October 2010

  • October 29, 2010
    Guest Post

    By Steve Sanders, an appellate lawyer and adjunct faculty member at the University of Michigan Law School
    Thirteen states have filed an amicus brief in Perry v. Schwarzenegger, the case in which the U.S. Court of Appeals for the Ninth Circuit will review a district court decision that struck down California's same-sex marriage ban. The brief-submitted by the attorneys general of Alabama, Alaska, Florida, Idaho, Indiana, Louisiana, Michigan, Nebraska, Pennsylvania, South Carolina, Utah, Virginia, and Wyoming-argues that it is gravely important that states be allowed to continue privileging "traditional" marriage and denying equality to same-sex couples. One of the brief's lead counsel is Virginia attorney general Ken Cuccinelli (pictured), a darling of social conservatives and the Tea Party movement.

    The brief purports to offer an argument about marriage federalism-that every state should be able to carry out its own ideas without interference either from Washington or pesky federal judges. But as I'll explain, these attorneys general -- call them the Cuccinelli 13 -- don't really believe their own argument. They just want their states to be able to keep discriminating against gays and lesbians.

    As you might expect from a group of mostly red states (11 of the 13 AGs are Republicans), the brief rehashes familiar social-conservative themes: marriage is about procreation; children are better off in heterosexual homes; it's a slippery slope from gay marriage to legalized polygamy and incest; the "traditional" understanding of marriage should be constitutionally dispositive.

    What's interesting, though, is that the brief frames these arguments within a sweeping claim that states have "sovereign primacy over marriage." "Primary state authority over family law," they write, "is confirmed by definite limitations on federal power" and is a "bedrock principle of federalism."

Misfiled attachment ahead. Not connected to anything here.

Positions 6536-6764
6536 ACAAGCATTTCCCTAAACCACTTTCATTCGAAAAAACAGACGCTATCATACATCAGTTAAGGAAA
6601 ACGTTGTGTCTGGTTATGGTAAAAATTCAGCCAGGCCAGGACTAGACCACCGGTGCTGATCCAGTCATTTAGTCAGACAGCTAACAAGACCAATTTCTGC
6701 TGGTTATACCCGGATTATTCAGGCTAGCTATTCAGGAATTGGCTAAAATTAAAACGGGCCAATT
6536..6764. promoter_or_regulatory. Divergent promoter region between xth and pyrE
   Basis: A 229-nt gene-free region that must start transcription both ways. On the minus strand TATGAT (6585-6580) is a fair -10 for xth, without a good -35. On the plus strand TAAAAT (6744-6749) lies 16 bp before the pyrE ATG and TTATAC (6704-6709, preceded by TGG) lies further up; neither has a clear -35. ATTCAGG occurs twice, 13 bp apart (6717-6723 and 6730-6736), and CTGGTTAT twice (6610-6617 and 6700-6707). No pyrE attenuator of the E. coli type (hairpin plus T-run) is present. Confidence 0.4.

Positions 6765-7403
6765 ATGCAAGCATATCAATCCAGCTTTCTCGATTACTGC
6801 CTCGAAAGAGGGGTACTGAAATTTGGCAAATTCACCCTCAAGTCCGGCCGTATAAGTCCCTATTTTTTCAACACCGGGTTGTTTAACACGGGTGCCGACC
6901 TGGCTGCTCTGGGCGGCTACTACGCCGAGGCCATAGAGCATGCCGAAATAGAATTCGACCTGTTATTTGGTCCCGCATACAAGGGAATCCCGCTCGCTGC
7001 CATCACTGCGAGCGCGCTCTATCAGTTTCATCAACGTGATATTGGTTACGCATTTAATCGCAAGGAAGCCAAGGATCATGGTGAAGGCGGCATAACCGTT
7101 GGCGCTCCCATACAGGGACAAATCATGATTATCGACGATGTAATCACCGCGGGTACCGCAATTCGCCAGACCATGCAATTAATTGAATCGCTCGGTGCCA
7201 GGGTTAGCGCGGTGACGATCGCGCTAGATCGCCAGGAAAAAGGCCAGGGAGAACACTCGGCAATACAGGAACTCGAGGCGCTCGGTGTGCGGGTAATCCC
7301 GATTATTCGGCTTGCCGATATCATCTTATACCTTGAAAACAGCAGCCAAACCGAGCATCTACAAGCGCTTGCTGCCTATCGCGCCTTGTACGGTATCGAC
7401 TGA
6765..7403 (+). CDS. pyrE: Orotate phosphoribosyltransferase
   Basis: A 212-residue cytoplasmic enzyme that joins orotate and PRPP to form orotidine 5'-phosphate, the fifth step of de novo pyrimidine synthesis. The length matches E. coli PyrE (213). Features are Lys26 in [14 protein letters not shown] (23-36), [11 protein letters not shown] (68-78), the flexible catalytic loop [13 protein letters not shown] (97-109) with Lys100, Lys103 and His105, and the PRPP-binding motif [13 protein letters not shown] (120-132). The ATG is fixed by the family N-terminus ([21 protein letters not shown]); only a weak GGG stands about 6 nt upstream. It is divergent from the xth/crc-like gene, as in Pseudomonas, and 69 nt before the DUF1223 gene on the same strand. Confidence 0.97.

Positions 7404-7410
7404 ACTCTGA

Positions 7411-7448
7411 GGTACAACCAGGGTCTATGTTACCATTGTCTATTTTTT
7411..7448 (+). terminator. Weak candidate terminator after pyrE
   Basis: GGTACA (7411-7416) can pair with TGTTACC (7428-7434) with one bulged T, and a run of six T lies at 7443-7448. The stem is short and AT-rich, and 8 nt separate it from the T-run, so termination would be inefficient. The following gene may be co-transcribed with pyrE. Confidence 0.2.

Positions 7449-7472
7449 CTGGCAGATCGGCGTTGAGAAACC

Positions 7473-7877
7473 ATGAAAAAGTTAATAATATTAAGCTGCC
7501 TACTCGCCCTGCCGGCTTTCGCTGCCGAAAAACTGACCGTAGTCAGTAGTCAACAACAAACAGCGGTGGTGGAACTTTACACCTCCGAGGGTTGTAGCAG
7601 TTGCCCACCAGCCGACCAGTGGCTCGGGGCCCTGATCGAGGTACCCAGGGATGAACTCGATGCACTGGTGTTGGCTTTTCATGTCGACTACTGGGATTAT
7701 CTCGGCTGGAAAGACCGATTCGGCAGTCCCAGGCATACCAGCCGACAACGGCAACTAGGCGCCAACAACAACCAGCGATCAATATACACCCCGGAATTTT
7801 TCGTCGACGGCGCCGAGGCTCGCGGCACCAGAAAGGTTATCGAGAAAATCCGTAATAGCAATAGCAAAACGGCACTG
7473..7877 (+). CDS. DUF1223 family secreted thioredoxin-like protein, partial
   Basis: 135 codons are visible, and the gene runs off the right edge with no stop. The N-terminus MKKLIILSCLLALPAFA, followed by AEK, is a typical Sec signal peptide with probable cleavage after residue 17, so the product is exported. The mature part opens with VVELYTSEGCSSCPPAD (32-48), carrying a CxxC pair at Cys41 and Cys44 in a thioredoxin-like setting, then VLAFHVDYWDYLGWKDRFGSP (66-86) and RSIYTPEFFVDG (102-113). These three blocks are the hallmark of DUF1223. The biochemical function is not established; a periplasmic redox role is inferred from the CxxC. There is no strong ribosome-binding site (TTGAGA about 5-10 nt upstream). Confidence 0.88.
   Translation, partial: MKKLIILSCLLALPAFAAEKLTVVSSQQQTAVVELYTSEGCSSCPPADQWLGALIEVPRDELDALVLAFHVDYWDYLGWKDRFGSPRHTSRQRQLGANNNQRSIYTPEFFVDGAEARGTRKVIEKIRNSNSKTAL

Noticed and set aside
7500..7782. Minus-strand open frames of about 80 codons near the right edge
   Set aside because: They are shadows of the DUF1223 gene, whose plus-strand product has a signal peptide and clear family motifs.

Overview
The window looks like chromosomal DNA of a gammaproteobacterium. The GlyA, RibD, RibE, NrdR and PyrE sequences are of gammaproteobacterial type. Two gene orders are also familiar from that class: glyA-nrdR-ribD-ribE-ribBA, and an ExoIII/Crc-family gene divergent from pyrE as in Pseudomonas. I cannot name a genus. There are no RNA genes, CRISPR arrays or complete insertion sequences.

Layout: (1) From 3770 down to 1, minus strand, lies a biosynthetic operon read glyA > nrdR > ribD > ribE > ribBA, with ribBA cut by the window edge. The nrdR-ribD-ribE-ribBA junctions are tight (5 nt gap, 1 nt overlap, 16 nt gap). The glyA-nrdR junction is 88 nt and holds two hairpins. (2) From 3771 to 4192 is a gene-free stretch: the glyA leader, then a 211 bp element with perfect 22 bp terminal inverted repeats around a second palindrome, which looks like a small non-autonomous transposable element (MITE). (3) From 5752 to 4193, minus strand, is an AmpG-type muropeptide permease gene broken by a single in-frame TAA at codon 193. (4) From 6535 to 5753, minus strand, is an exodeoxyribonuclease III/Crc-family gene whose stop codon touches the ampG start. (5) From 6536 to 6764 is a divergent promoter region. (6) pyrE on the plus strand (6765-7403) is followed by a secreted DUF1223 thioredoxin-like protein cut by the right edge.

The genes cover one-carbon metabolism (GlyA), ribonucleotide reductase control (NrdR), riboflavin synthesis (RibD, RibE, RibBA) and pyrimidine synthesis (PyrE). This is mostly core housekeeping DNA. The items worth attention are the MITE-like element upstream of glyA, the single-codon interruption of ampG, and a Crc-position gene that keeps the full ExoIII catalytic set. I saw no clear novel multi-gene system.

Taking aim at the judge who invalidated California's Proposition 8, the Cuccinelli 13 insist that "federal judicial power threatens to undermine state determinations of marital or parental status," and that the district court's "fiat" (a silly characterization of a closely reasoned 136-page opinion) "exceeded its judicial authority." But this is an obtuse argument. The brief attempts to conflate the "domestic relations exception"-a judge-made abstention doctrine that deprives federal courts of jurisdiction over intrafamily disputes like divorce or child custody-with the power of federal courts to review the constitutionality of state laws. Faulty arguments aside, the Cuccinelli 13's real point is that if states want to keep discriminating against same-sex couples, federal courts just need to butt out; they have no right to question majoritarian ideas - what the AGs call "the acquired cultural wisdom of citizens" - about marriage.

  • October 29, 2010

    President Barack Obama twice called for reform of the filibuster-one of the procedural tactics that has been used to block confirmation of judicial nominees-this week: first during a meeting with liberal bloggers and again during an appearance on "The Daily Show." "What we've been seeing is unprecedented, and that makes it very difficult for us to move forward," Obama told host Jon Stewart. During his earlier meeting with progressive bloggers, the president said the filibuster is not in the Constitution and "may have arisen purely by accident because somebody didn't properly apply Robert's Rules of Procedure and forgot to get a provision in there about what was required to close debate. And folks figured out very early, this could be a powerful tool. It was used as a limited tool throughout its history. Sadly, the primary way it was used was to prevent African Americans from achieving civil rights."